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|Background Information||Background Information|
In a dipole magnetic field, the total field strength is given by:
|B = MR-3 [1+3 sin2(Lambda)]1/2||(1)|
The radial and latitudinal components of the field are given in polar coordinates by:
|BR = 2 MR-3 sin(Lambda)||(2)|
|BLambda = - MR-3 cos(Lambda)||(3)|
By definition, McIlwain's (1961) L-parameter for a dipole field is the radial distance of the intersection of the field line with the magnetic equator; (Note: this is not true for a real field, where L is defined by means of a function of the adiabatic integral invariant I). In this definition of L, McIlwain used the value 0.311653 gauss RE for M.
B is the magnetic field strength, determining the position along the fieldline from the minimum B0 = M L-3 at the magnetic equator.
The equation for a dipole magnetic field line in spherical coordinates is:
|[1/R][dR/d(Lambda)] = BR/BLambda = -2 sin(Lambda) /cos(Lambda)||(4)|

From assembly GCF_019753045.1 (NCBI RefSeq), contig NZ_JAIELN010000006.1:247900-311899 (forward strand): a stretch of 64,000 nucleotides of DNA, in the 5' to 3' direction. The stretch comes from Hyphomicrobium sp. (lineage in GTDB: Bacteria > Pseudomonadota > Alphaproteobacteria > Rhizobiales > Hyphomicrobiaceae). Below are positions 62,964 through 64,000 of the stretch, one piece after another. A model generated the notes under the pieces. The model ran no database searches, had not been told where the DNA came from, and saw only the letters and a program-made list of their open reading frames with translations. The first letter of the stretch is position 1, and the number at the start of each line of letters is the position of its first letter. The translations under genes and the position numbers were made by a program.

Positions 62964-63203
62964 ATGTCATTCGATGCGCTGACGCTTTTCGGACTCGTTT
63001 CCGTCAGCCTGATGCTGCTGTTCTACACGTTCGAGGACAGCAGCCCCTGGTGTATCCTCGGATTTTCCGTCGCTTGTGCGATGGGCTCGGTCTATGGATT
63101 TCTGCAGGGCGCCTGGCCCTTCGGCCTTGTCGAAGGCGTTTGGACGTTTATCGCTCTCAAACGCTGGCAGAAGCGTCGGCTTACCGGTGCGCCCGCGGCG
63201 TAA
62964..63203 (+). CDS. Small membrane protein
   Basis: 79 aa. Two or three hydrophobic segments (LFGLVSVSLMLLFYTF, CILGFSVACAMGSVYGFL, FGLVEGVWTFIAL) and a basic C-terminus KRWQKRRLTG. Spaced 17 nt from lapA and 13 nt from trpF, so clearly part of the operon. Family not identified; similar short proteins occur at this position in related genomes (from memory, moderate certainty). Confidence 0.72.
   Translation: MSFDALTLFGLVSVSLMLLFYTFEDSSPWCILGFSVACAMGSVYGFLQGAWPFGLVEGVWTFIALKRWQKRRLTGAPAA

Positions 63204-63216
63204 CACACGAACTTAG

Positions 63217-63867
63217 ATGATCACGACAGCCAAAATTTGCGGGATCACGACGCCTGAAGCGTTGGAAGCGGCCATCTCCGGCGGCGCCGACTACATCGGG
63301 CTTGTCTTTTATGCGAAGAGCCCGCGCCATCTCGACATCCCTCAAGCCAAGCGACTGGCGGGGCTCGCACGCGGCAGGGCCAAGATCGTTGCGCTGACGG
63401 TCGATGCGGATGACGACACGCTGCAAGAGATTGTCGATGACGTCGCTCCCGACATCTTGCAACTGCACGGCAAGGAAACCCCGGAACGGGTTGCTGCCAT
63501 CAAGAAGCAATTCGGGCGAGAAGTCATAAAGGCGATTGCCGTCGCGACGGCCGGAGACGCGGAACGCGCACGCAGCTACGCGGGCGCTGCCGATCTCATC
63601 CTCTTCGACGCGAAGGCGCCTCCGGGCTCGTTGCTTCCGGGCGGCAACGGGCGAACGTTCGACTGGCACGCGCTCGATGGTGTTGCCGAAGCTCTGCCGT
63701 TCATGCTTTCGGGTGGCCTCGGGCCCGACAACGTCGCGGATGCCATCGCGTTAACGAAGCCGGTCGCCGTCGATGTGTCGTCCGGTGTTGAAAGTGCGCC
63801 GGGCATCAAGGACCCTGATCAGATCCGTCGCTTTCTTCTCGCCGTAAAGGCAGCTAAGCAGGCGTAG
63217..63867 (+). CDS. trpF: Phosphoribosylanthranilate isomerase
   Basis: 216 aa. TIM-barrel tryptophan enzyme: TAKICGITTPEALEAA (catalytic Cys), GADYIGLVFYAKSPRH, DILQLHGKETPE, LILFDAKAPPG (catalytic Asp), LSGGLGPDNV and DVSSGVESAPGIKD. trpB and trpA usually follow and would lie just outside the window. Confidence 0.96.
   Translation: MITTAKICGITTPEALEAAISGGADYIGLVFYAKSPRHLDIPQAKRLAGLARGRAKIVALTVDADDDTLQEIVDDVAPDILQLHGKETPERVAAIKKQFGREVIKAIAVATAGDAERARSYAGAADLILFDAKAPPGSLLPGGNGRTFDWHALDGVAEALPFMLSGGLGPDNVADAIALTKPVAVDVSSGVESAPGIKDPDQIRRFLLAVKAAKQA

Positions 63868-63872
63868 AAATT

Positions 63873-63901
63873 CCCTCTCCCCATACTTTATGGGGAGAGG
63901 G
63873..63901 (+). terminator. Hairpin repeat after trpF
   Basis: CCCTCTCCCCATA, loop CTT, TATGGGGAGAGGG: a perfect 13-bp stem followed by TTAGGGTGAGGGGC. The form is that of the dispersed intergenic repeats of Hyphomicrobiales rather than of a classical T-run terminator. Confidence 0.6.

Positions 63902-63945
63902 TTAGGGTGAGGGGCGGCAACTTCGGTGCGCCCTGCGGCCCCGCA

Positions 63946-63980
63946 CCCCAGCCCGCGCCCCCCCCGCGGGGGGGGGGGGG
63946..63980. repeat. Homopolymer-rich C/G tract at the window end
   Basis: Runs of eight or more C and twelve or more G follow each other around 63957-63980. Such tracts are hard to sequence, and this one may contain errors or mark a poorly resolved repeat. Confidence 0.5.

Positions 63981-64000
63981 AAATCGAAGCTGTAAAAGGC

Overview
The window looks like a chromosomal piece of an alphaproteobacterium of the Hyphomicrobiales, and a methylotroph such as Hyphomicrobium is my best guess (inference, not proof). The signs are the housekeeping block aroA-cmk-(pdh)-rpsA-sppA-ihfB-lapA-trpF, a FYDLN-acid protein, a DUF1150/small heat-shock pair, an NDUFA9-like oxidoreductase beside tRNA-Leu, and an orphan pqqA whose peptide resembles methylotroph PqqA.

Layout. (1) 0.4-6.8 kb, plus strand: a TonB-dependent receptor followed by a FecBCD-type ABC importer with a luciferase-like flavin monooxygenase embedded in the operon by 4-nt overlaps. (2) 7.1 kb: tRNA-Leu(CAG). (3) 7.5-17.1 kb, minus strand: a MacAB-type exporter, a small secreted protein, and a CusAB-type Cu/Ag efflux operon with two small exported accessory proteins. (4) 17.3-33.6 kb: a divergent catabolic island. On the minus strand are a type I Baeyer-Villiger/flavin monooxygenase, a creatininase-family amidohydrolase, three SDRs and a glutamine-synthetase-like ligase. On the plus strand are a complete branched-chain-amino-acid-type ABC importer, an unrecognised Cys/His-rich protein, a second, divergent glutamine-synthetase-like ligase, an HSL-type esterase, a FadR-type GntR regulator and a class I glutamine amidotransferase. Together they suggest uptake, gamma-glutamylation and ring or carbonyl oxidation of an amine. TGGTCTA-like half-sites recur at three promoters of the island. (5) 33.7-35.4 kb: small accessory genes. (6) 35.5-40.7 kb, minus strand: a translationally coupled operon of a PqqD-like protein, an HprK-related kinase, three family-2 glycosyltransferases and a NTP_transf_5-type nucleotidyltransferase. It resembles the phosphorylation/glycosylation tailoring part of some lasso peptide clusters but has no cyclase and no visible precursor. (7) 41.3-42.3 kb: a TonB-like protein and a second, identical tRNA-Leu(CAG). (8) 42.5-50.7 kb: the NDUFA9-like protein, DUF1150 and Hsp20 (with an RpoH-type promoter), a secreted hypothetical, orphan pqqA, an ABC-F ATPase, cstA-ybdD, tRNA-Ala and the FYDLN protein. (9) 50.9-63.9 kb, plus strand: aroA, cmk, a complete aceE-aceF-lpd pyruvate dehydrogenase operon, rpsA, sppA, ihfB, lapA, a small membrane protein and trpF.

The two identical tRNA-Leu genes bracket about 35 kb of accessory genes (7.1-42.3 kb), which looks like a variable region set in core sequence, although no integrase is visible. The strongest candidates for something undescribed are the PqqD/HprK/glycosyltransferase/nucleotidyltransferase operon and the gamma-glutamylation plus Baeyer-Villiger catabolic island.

Integration of this equation gives:
|R = L cos2(Lambda)||(5)|
In a non-dipole magnetic field, L is defined as a function of the adiabatic integral invariant I. R, Lambda coordinates can now be defined as:
|B = MR-3 [1+3 sin2(Lambda)]1/2 = MR-3 [ 4 - 3 RL-1]1/2||(6)|
|R = L cos2(Lambda)||(7)|
|B0 = ML-3||(8)|
It is clear that it is easy to compute B and L given R and Lambda. The inverse transformation however can not be accomplished in terms of well-known functions.
Substituting Equations 8 and 9 in Equation 7 gives:
|(BB0-1)2 (RL-1)6 - (4 - 3 RL-1) = 0||(9)|
This equation can be solved numerically (e.g. with the Newton-Raphson algorithm) for RL-1. Substitution of RL-1 in Equation 8 then gives Lambda.
Note that in a non-dipolar field R and Lambda are different from the radial distance and the magnetic latitude, respectively.
|Figure 1. Invariant coordinate map of the AE-8 MAX electron flux distribution for E > 2 MeV.|
McIlwain, C. E., Coordinates for Mapping the Distribution of Magnetically Trapped Particles, J. Geophys. Res., 66, pp. 3681-3691, 1961.